The important thing about all of this is always the family. Jamal and Hakeem, once so close, are clearly at each other's throats over Jamal being named the heir apparent. Cookie is claiming left and right that she's trying to unseat Lucious not to oust Jamal, but to bring the family together, and through those statements we see just how torn apart it all is. Also, the more Cookie says "I'm doing this for you" the more I see Walter White saying "I'm doing this for my family," and I can't help but to think if the two characters aren't more similar than I ever gave them credit for being before. But either way, the fact that so much of these developments, even Anika's sex session with Mimi, happen off camera allows us to stick with the Lyons family and see the fallout from their schemes and plots.

It all adds up to one of the better episodes of the show. It elevates what Empire is good at, while limiting its flaws. But it's also the first episode in a show that's seen its season order bumped up from 12 to 18. I'm walking into this season not expecting any real serialization, no really deep commentary on the important social issues they continue to bring up but only skate over the surface, and for the show to continue at a breakneck speed that will make your head spin. My expectations, however, are that since I know to expect those things, they won't be so shocking or annoying this season as they were last. Also, in the event that the show decides to surprise me and carry those elements a little better this year, it'll all be for the better. Here's hoping, but not really expecting.

Random thoughts:

--Jamal's story this episode, if not this whole season, seems to be about how much he's losing himself in the wake of trying to fill Lucious' shoes. He's more forceful than is at all warranted with his boyfriend, uninterested in throwing his face behind this LGBT cause, and hasn't been able to make time to get into the studio at all while his current album keeps falling from the top spot on the charts. On top of that, his interactions with Hakeem and Cookie are heartbreaking since his relationships with those two were the stronger parts of last season. I'd by lying if I said I wasn't both excited and curious to see where this all led.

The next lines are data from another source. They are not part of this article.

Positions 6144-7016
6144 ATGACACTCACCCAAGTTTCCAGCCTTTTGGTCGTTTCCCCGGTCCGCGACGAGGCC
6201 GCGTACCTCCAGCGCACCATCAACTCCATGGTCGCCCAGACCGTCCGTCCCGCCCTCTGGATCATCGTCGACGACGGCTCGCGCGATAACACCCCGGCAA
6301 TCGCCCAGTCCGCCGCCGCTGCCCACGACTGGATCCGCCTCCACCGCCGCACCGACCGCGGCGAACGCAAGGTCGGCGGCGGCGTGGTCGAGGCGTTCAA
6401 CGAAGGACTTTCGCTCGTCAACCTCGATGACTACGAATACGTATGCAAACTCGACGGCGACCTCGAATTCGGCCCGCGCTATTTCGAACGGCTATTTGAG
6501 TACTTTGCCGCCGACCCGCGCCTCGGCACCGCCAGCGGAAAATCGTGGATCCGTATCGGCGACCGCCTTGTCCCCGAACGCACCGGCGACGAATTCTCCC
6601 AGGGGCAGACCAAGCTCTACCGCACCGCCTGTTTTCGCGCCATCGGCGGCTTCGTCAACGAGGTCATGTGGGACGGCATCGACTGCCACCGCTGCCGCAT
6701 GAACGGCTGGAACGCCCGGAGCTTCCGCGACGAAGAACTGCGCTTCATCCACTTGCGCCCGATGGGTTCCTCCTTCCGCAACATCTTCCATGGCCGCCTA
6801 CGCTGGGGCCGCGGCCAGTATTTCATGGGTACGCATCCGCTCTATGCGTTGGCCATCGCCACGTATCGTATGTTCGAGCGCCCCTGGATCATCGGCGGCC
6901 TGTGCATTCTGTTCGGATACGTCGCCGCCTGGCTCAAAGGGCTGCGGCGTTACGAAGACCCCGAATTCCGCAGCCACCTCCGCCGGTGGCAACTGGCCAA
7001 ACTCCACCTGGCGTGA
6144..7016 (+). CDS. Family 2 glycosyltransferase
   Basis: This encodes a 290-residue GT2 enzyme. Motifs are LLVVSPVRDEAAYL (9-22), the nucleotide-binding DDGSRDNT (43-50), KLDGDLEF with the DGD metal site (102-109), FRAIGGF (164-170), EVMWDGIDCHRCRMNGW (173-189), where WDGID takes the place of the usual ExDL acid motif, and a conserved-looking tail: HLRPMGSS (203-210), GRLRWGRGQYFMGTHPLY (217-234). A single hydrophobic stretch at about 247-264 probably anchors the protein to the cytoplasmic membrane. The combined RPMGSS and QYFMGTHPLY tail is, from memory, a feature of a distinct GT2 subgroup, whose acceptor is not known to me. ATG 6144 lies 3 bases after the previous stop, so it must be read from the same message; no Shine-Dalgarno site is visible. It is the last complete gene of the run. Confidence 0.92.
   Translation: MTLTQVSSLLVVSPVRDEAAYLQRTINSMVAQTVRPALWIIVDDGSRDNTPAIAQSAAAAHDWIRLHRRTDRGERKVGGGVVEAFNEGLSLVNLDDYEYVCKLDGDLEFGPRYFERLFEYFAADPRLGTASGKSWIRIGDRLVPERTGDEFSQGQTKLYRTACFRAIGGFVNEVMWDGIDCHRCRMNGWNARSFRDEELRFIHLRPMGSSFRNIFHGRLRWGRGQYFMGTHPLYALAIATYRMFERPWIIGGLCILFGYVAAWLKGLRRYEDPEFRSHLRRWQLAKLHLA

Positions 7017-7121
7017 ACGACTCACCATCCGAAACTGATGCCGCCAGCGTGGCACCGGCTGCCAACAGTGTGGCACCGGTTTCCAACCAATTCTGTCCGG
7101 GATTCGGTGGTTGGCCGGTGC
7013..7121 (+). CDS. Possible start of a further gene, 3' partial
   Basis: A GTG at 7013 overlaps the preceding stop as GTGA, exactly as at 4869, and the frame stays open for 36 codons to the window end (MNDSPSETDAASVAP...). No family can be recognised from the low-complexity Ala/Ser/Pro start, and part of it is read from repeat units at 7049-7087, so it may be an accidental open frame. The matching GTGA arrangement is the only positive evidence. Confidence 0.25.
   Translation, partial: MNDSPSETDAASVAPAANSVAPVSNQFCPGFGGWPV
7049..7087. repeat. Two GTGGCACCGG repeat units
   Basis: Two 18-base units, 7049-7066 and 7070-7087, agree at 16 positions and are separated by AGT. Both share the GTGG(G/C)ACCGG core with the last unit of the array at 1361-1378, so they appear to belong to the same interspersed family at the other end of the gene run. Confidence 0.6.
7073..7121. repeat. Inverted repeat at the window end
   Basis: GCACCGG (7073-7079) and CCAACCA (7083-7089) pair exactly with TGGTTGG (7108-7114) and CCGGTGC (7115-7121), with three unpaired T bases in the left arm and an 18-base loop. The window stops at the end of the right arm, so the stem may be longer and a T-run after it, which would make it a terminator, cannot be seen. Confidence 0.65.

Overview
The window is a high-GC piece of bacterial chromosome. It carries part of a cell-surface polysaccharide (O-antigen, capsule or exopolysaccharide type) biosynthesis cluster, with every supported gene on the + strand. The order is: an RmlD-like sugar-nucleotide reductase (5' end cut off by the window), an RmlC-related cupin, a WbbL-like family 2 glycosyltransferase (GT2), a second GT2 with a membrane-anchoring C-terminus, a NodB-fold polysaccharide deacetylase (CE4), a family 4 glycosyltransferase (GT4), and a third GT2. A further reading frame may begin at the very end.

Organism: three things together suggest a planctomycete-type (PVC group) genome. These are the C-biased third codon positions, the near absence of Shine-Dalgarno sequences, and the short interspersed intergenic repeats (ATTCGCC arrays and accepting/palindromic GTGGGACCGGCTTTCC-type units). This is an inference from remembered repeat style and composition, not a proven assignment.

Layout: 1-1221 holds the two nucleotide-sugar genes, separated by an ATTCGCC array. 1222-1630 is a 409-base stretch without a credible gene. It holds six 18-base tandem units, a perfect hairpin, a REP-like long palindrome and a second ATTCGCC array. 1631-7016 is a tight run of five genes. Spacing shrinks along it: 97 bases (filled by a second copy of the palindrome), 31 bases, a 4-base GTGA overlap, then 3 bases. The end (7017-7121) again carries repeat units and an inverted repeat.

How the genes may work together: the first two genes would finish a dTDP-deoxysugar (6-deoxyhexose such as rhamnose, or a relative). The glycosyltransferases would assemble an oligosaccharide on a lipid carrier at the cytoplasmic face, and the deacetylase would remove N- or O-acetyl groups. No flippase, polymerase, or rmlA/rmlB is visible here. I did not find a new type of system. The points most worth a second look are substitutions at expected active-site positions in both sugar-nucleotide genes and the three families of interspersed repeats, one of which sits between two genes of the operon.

--Speaking of Jamal's boyfriend, Michael's back. No word on why or how, or why they seem to have an exclusively Spanish speak butler, but there's that, I guess.

--The exceptionally fast pace that was both the boon and the bane of last season is back as Chris Rock's character is both introduced and killed off in this one episode. I can't tell if I'm more impressed by that or disappointed that they didn't get more out of powerhouse like Rock.

--Conversely, Marisa Tomei's character could stand to stick around. IMDB only has her listed as being on this one episode, but lord knows they've been wrong in the past. Fingers crossed that we get more of her in the weeks to come.

--There's one dream / memory sequence for Andre about what he and Rhonda did to Vernon, but that seems to be about where that storyline ends this week. I'm assuming it'll be one of the serialized elements of this season and I'm already not looking forward to it.

--I'd be remiss if I didn't mention the final scene between Cookie and Jamal! It's really fucking fantastic and Henson and Smollett absolutely kill it. The moment he breaks down after closing the door and the look on her face as he backs her out are just priceless.

--"You can't even dyke right!" has got to be one of the funniest lines in TV history.

--Likewise, every time Porsha is on screen is a treasure.